Damaynti, Chandra v. Gonzales, Albe
UNPUBLISHED ORDER Not to be cited per Circuit Rule 53
United States Court of Appeals
For the Seventh Circuit Chicago, Illinois 60604
Submitted December 20, 2006* Decided December 26, 2006
Before Hon. FRANK H. EASTERBROOK, Chief Judge Hon. RICHARD A. POSNER, Circuit Judge Hon. DANIEL A. MANION, Circuit Judge
No. 06-2177 CHANDRA DAMAYANTI, et al., Petitioners, v. ALBERTO R. GONZALES, Attorney General, Respondent. Order Chandra Damayanti, her husband, and her two sons, all citizens of Indonesia, petition for review of an order requiring their removal from the United States. All members of the family seek asylum or withholding of removal, but the immigration judge concluded that they had not encountered persecution in Indonesia and do not have a well-founded fear of future persecution there. The Board of Immigration Appeals agreed in a short opinion that substantially relied on the IJ's decision. Petitioners contend, and the IJ found, that the family has been treated poorly by relatives and neighbors on religious and ethnic grounds. Damayanti was raised as a Muslim but converted to Christianity in 2001 following her marriage to Krisna Hardiansyah, whose ancestors were Chinese. Damayanti's parents and other relaPetition for Review of an Order of the Board of Immigration Appeals.
* After examining the briefs and the record, we have concluded that oral argument is unnecessary. See Fed. R. App. P. 34(a); Cir. R. 34(f).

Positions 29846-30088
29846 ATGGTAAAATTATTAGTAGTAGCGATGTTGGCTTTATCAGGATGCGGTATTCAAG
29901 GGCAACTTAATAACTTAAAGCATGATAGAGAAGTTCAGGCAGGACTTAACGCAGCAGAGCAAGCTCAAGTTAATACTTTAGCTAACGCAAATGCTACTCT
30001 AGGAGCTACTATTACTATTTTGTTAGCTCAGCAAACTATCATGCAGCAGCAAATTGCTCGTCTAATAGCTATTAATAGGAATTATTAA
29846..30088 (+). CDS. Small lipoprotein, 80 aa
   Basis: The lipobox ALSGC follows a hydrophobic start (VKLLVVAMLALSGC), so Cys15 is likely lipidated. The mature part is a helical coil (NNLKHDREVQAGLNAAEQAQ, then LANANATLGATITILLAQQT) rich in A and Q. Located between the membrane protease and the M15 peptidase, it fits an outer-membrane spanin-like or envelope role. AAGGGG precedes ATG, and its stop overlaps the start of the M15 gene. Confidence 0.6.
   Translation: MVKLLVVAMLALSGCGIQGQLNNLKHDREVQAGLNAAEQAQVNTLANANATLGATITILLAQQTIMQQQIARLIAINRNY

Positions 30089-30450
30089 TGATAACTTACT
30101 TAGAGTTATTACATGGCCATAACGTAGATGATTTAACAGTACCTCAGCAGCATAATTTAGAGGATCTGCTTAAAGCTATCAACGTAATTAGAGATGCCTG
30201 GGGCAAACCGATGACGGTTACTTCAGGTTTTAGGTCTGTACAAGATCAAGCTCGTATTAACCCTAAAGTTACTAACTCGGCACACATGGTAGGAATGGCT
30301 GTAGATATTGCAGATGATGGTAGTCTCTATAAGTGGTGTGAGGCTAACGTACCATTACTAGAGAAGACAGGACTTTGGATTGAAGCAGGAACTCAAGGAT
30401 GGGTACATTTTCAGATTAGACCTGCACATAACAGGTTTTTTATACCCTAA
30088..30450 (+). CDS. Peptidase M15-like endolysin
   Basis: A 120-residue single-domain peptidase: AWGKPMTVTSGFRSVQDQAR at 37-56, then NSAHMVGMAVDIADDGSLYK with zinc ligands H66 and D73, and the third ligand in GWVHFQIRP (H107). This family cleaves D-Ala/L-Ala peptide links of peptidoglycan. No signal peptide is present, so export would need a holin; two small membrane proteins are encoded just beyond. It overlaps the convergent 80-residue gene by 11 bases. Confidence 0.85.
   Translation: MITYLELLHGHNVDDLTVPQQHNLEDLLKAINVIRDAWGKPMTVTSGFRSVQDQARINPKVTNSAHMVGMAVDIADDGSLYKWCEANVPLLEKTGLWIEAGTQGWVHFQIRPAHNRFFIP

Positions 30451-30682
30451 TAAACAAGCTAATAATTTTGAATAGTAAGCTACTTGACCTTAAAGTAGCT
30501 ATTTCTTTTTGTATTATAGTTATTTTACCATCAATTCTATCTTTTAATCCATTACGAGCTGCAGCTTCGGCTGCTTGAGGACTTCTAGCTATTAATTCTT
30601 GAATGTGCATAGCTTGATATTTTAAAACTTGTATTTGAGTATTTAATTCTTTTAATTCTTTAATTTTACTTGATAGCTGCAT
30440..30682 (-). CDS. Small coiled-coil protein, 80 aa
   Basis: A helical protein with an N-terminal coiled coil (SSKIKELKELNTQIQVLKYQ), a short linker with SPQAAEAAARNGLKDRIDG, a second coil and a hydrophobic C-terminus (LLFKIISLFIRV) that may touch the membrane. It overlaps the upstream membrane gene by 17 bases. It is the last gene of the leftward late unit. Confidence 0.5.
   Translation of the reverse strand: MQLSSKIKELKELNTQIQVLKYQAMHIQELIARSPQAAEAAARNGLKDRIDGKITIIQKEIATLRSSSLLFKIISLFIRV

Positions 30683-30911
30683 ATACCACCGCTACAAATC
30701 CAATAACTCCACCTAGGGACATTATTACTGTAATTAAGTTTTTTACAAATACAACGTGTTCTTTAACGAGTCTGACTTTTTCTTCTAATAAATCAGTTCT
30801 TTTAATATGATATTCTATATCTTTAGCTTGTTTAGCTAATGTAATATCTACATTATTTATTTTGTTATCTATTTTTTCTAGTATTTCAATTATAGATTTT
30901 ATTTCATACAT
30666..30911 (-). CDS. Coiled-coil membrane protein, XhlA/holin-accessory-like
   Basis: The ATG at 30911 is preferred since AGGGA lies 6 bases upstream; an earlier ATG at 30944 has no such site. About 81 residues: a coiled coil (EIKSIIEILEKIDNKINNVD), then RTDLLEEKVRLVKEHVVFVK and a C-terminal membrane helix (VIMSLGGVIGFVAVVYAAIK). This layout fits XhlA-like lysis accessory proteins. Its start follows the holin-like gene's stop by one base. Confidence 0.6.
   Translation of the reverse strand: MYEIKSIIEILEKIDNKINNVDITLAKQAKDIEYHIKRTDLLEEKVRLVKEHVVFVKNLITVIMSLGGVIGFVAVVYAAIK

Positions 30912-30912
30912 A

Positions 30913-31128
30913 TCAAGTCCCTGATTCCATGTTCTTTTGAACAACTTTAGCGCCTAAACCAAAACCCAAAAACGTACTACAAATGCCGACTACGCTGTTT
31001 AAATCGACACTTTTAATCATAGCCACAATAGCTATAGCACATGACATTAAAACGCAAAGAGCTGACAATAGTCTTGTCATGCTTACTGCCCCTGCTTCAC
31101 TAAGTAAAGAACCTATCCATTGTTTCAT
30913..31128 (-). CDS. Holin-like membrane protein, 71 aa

tives do not approve either her choice of husband or her new religion. Both her relatives and some of her neighbors have threatened her, but none of these threats was reported to any public official and none has been carried out. One of Damayanti's sons was harassed in public school because of his Chinese features; he moved to a private school where classmates were more tolerant. Damayanti maintains that private education entails considerable expense and inconvenience. The record before the IJ contains evidence of anti-Chinese riots in 1998 (four years before the petitioners arrived in the United States) and continuing hostility among the populace toward persons of Chinese ethnicity. But the IJ found, with support in the record, that Indonesia's government has "made progress" in reducing ethnic and religious violence. Conversion from Islam to Christianity is lawful in Indonesia, and 8% of the populace (about 20 million people in total) is Christian. The IJ concluded that petitioners would not encounter a substantial risk of persecution today in Indonesia, and that neither the hostility of one's relatives nor the perceived need to use private education is a form of persecution. The Board acknowledged that life in Indonesia was unpleasant for the petitioners but stated that "actions must rise above the level of mere harassment to constitute persecution for purposes of the asylum statutes." That understanding is legally correct. Unfulfilled threats do not amount to "persecution" unless they are of an "immediate and menacing nature." Bejko v. Gonzales, 468 F.3d 482, 486 (7th Cir. 2006); Boykov v. INS, 109 F.3d 413, 41516 (7th Cir. 1997). The IJ and BIA did not abuse their discretion in concluding that threats (from relatives and neighbors) become less menacing when repeated over the years but nothing happens. (Damayani and Hardiansyah married in 1996; they lived together in Indonesia for six years before entering the United States on visitors' visas.) The passage of time shows that the threats are empty, or so the agency could conclude. Moreover, the fact that these threats were not made or abetted by public officials undermines the argument that persecution occurred; substantial evidence supports the IJ's conclusion that Indonesia's government is willing and able to protect Christians and ethnic Chinese from most private violence. Indonesia is a large nation with a history of domestic unrest; protection occasionally fails, but perfection is not required. See Firmansjah v. Gonzales, 424 F.3d 598, 60607 (7th Cir. 2005) (substantial evidence supports a conclusion that Christians of Chinese ancestry are not systematically persecuted in Indonesia). Accord, Susanto v. Gonzales, 439 F.3d 57, 6061 (1st Cir. 2006); Lie v. Ashcroft, 396 F.3d 530, 53738 (3d Cir. 2005). Damayanti maintains that her father is a "powerful" figure who could kill or ruin her family without fear of the police, but the fact that her father did nothing for six years permitted the IJ and BIA to reach a contrary conclusion. As for the Damayanti's decision to send her children to expensive private schools: the agency did not commit a clear error or abuse its discretion in concluding that private discrimination by classmates is not a form of "persecution." See Bucur v. INS, 109 F.3d 399, 40203 (7th Cir. 1997). The petition for review is denied.
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